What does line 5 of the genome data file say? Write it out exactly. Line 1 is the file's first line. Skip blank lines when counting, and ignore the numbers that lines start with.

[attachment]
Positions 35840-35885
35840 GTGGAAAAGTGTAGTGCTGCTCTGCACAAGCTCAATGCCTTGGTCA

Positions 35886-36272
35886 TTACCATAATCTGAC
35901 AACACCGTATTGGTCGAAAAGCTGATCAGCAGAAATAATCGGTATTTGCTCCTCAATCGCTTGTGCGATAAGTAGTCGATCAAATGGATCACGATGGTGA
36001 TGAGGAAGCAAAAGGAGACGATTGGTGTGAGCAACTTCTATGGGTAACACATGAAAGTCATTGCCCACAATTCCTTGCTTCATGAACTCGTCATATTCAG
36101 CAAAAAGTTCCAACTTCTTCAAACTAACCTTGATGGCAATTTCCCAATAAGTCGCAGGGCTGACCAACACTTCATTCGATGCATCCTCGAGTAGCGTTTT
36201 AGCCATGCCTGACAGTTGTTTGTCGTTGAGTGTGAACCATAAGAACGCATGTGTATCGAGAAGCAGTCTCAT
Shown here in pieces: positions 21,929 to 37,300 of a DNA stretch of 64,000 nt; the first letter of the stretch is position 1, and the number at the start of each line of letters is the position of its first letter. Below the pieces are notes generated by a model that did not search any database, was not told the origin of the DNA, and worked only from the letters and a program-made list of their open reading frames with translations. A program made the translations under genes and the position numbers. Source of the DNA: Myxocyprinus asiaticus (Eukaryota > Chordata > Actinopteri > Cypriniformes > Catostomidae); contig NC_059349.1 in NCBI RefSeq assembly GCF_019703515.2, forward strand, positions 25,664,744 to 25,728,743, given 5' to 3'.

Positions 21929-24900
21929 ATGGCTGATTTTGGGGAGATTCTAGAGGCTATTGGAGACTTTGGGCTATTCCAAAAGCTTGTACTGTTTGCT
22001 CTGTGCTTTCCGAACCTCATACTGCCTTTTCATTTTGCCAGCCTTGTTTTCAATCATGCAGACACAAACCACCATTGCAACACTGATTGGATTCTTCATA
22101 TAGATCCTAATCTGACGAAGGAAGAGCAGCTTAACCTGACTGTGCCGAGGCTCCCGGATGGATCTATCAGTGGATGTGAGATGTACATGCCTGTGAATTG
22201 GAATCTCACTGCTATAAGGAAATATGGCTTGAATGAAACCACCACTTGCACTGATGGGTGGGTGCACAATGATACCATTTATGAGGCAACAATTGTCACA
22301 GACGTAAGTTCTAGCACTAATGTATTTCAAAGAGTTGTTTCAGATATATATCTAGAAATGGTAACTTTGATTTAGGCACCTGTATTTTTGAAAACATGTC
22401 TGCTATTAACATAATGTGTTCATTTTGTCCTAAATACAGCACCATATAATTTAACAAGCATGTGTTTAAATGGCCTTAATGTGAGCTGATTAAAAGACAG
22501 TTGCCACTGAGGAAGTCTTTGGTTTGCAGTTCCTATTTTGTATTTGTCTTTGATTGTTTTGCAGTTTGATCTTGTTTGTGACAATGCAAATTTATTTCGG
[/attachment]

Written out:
35901 AACACCGTATTGGTCGAAAAGCTGATCAGCAGAAATAATCGGTATTTGCTCCTCAATCGCTTGTGCGATAAGTAGTCGATCAAATGGATCACGATGGTGA